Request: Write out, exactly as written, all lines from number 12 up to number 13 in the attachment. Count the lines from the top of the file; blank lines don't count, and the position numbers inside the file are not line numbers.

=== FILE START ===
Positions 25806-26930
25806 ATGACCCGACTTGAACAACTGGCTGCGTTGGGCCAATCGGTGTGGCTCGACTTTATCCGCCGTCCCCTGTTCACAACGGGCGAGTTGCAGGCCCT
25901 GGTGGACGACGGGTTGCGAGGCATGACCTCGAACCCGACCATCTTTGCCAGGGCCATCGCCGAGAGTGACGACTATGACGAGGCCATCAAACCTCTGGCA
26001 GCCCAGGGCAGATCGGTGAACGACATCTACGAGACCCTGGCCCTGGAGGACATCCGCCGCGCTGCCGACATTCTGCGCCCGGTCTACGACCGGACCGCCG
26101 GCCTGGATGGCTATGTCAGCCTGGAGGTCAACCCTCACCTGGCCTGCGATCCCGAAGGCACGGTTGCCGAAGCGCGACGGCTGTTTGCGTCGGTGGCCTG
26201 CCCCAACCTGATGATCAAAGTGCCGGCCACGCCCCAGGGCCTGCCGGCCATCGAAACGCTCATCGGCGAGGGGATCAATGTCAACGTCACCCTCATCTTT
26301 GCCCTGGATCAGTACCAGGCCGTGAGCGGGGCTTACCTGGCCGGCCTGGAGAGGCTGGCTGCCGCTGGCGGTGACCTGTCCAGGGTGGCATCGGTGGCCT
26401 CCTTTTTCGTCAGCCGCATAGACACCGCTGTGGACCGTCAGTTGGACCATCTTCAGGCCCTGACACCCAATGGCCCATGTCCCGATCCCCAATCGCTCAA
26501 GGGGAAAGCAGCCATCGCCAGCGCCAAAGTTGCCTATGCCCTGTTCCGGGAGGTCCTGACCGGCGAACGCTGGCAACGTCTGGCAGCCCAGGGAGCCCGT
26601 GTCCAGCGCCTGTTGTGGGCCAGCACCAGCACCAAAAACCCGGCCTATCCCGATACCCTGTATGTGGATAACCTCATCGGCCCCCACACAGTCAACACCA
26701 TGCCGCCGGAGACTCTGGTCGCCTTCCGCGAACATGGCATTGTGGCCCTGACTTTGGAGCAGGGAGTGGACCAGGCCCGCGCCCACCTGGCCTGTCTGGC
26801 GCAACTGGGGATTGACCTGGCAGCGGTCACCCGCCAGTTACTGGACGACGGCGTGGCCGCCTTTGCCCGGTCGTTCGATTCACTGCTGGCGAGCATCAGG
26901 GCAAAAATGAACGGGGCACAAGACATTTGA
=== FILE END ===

26801 GCAACTGGGGATTGACCTGGCAGCGGTCACCCGCCAGTTACTGGACGACGGCGTGGCCGCCTTTGCCCGGTCGTTCGATTCACTGCTGGCGAGCATCAGG
26901 GCAAAAATGAACGGGGCACAAGACATTTGA